During the pre-trial phase, Ríos Montt’s lawyers also sought to include a number of favorable witnesses and evidence to the case. In February, Judge Galvez denied the defense’s request on the grounds that the evidence was irrelevant to the issue to be tried. The defense appealed Judge Galvez’s ruling. Recognizing that the issue was pending before the Constitutional Court, Judge Jazmín Barrios, the president of the tribunal (or trial court) that oversees the genocide trial, permitted the defense to present all the witnesses and experts they had proposed, and all the defense witnesses who showed up to trial were able to testify.

On April 18 – day twenty of the trial - after more than 100 witnesses had already testified and the trial was nearing its conclusion, some of the procedural appeals by the defense team seemed to take root. An April 3 ruling by the Constitutional Court had ordered that documents and experts submitted by the defense be admitted into evidence. This decision was communicated to the re-instated Judge Flores. On the morning of April 18, the whole defense team insisted that the trial be suspended by arguing that, even though Judge Barrios had already incorporated the disputed defense witnesses and evidence into the trial, Judge Barrios had violated the law by not abiding by the April 3 Constitutional Court decision. The court adjourned after the entire defense team walked out.

In an afternoon hearing on the same April 18, Judge Flores ruled that it was incorrect to continue the trial after the April 3 decision and ordered the annulment of the trial, sending the legal process back to the pre-trial phase of November 2011, before her recusal. 

Human rights lawyers representing the prosecution witnesses and victims were outraged. They and the Public Prosecutor’s office called Judge Flores’s annulment decision illegal and vowed to challenge it in court. On April 19, Judge Barrios refused to accept the annulment, calling it illegal, but did suspend proceedings, in expectation that the Constitutional Court would issue a ruling on the matter. Since the April 3 Constitutional Court ruling did not call for the trial to be annulled, even the Constitutional Court spokesperson appeared surprised and apparently bewildered by Judge Flores’s interpretation.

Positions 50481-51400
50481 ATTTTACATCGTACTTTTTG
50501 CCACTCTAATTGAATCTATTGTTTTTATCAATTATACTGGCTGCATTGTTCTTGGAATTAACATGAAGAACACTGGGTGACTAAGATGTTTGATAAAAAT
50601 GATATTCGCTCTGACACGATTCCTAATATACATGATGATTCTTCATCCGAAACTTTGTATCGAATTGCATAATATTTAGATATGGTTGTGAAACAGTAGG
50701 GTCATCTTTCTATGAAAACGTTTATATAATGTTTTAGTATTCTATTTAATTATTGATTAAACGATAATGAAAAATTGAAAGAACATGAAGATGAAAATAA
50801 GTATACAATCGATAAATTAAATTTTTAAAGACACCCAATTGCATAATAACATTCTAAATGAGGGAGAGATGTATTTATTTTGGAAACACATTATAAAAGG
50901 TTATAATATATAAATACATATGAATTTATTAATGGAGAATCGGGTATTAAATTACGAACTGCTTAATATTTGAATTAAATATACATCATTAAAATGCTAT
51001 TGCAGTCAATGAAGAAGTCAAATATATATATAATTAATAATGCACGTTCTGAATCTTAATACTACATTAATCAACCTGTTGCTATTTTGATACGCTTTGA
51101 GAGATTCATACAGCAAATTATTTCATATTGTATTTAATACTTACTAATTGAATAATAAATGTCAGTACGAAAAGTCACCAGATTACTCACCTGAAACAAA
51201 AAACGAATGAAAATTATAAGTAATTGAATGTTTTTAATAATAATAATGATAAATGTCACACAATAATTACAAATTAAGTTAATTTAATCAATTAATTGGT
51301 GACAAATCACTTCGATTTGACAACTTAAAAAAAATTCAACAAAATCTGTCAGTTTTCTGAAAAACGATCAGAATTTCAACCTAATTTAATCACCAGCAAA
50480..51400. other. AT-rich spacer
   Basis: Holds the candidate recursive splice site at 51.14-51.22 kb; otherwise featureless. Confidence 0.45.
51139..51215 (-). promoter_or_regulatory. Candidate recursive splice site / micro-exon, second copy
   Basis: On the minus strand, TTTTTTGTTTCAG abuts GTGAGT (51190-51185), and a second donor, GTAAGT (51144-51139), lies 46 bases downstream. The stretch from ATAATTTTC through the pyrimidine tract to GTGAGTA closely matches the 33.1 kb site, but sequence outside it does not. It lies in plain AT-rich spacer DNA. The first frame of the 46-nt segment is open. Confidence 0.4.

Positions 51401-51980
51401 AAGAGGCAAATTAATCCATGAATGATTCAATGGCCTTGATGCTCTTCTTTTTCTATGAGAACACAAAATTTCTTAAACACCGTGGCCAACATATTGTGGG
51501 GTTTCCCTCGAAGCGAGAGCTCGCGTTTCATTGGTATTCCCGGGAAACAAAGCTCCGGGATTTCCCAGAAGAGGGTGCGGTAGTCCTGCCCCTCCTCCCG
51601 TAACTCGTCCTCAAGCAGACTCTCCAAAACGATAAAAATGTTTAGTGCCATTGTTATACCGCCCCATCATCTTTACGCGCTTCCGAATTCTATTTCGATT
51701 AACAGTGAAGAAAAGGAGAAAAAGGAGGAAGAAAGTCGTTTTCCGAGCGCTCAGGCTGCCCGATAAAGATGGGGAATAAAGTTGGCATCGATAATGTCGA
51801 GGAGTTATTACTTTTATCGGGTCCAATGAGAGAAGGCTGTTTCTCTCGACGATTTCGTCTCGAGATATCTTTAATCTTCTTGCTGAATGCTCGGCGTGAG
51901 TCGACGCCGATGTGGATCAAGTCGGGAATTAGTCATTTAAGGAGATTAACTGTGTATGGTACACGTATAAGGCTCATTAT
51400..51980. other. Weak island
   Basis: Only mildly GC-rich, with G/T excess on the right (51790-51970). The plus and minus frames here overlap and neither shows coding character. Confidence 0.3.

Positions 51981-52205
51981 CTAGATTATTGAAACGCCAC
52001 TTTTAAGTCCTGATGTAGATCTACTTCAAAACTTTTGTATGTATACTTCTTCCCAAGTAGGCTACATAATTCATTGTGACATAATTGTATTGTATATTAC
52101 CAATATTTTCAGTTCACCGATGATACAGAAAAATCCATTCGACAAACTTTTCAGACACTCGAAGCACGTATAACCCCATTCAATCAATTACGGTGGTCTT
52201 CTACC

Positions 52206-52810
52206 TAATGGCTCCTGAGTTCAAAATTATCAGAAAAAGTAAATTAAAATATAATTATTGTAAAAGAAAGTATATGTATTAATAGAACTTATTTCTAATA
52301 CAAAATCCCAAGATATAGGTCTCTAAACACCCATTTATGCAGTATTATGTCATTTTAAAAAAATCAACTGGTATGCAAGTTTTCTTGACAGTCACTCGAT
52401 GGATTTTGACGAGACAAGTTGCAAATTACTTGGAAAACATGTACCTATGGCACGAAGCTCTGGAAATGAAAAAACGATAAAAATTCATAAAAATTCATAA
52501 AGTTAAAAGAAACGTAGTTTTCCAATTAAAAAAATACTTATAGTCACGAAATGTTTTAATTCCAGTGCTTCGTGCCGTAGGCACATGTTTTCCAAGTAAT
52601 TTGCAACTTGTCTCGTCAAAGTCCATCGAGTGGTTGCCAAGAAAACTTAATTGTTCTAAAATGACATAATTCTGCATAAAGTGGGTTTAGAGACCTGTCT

Throughout all of last week, a series of at least twelve distinct motions and appeals were being considered by various appeals courts. On April 23, the Constitutional Court ordered Judge Barrios’s trial court to transfer the case file to Judge Flores for her to make the order consistent with the April 3 decision. On Thursday April 25, the Constitutional Court issued a clarification of its April 3 ruling at the request of Judge Flores, which explained that its decision to admit defense witnesses into evidence should be followed ‘exactly.’ On Friday April 26 Judge Flores convened a hearing to admit the disputed evidence, and returner the case to Judge Barrios’s trial court on Tuesday April 30.

Despite all the tactics and appeals to delay the process, it is significant that the case has made even this much progress. When human rights and witness groups started their campaign in 2001, it was not clear that this courageous effort to hold Ríos Montt, along with other high-level figures, accountable for genocide and other crimes would ever see a courtroom. And it is clear that they will not give up on finding the truth about who was ultimately responsible for the death, disappearance, rape, and torture of their loved ones.